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The Eulogy

Writing one can help you make peace with difficult relationships

The tradition of a eulogy is designed to honor a life that has passed. It should be sincere, insightful, and written from a place of love. But what if your relationship with the deceased was strained in some way and left you with conflicting feelings? Can the very act of writing the eulogy be healing?  Yes. It can.

When my 74-year-old father died on New Year’s Eve 2017, I was charged with writing his eulogy. Our relationship was never incredibly close, but it was always nice enough, and I loved him. As my father entered his later years, however, he found his voice; the voice of the Tea Party, and later, Trump. As a social liberal, I had trouble understanding where his new-found zeal was rooted. He had always been a moderate Republican, and I don’t remember him ever speaking in pejorative language about people different from us as he began to over the course of the last decade.

As the years passed and Fox News became his singular media source, I started noticing changes in him. He was angrier, more outspoken, and he began putting bumper stickers such as, “I’m a Conservative. Deal with it,” on the back of his SUV. I struggled with these changes. When he would attend a school event for my kids, I found myself asking him to park in far-away spaces to avoid others seeing his bumper stickers, and once I became so anxious about his attendance at an event that I called him to ask that he not wear a Make America Great Again hat to the Jewish Community Center where the kids were performing a play. I worked myself up into a lather envisioning him scaring the life out of everyone as he walked in bearing what felt like a bright red symbol of anti-Semitism. And when the Tea Party flagpole went up in his front yard, I found I could no longer visit him without feeling a pit in my stomach. I hated to admit it, even to myself, but I was embarrassed by him and what he was beginning to represent. 

Yet when I sat down to write his eulogy, my job was to honor him, to encapsulate the essence of who he was throughout his life, and pay my last respects. I took my role seriously and found that my admiration for him flowed easily. After all, he was a veteran, an entrepreneur, a dedicated father who provided consistency, and he helped ground me. I found singing his praises came easily, but it didn’t feel honest to ignore the rough spots.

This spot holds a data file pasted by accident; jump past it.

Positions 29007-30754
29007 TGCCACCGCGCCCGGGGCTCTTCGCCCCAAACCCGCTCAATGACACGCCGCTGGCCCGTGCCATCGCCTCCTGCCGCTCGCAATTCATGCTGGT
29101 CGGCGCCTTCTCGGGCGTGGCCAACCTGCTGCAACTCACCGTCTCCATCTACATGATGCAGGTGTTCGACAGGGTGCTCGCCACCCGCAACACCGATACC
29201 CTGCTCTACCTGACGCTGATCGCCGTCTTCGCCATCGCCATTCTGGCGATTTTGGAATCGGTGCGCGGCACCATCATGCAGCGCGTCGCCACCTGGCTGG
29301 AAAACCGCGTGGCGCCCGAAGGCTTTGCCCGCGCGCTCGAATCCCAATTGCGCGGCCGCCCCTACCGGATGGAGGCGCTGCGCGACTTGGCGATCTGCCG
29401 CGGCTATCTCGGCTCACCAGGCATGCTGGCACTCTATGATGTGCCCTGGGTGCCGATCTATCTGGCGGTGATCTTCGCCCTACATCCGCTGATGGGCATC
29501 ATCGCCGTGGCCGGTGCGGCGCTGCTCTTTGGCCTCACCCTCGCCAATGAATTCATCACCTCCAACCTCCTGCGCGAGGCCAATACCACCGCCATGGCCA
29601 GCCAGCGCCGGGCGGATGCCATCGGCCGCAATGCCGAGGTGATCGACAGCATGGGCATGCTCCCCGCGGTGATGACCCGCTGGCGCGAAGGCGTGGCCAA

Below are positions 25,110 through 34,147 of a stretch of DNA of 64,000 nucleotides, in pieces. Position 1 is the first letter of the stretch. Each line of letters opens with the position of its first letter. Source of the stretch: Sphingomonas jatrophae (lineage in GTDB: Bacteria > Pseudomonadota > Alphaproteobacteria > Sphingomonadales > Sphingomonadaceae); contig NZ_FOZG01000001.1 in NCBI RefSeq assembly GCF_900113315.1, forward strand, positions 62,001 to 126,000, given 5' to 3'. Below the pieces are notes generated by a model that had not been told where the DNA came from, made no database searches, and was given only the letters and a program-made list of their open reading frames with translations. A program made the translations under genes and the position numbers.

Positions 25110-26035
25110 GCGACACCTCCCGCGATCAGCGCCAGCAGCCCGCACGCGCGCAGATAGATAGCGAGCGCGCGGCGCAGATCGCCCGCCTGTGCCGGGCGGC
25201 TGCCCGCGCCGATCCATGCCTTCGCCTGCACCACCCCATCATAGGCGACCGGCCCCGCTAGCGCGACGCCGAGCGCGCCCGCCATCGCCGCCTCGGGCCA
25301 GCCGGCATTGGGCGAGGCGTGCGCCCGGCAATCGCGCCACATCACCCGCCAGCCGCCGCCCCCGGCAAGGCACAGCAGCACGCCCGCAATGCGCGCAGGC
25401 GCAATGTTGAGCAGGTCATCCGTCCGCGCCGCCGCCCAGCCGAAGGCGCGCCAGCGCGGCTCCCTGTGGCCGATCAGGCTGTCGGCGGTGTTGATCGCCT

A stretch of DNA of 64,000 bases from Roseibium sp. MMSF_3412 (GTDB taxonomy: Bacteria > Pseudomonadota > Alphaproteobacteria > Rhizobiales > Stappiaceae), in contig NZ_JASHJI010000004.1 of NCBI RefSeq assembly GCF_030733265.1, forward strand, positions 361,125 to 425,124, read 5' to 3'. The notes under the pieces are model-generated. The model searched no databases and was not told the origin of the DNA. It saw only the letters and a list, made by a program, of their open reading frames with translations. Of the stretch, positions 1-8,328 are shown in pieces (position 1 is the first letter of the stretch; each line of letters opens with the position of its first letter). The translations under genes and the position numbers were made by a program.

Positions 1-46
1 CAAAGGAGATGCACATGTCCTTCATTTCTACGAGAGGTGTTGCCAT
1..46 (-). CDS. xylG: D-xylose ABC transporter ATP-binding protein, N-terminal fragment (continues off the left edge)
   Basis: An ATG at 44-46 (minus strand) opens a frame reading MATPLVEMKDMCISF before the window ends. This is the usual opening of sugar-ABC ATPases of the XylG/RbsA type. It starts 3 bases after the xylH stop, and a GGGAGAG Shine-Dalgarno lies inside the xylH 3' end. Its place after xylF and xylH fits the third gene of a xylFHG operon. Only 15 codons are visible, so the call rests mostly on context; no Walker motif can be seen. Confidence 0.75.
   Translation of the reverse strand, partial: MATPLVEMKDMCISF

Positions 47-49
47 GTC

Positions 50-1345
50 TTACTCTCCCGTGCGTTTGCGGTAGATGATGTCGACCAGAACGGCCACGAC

My eulogy was unapologetically long, and as I dug deep and spoke honestly about how he tried to live his life and what he brought to mine, I felt the years of conflicted feelings melt inside me. And I chose to publicly acknowledged the rough spots:

“There were years when my sisters and I lived our lives in ways our father didn’t understand. We made choices he didn’t agree with, yet he could always be counted on to support our decisions, show up for us, and tell us he loved us. He truly loved us unconditionally, and we felt it. 

I cannot speak for my sisters, but while I always loved him, I found it challenging to like him unconditionally at times. He and I had extremely different social and political views. We saw people and the world differently, but we found our own way of balancing that by rarely talking politics, not connecting on Facebook, and steering clear of conversations we knew would not be productive. There were times that that was hard for me, because I wanted him to be different and see things the way I did, but then I would stop and think about how he approached his relationship with me. He didn’t want me to be different. He just loved me. Always. No matter what. Unconditional love is a powerful thing, and it’s something I hope all people can experience.”

And there it was…the healing. I realized right then and there that for my dad, things were easy. He just loved me. That was harder for me to do without complication, but perhaps that was part of the wisdom that came from his life: just love your kids. Always. No matter what.

Writing a eulogy for someone, whether it is delivered or not, can be an avenue to make peace with challenging dynamics. Forcing ourselves to honor the best of someone upon death allows our hearts to shift to a more peaceful place in life.

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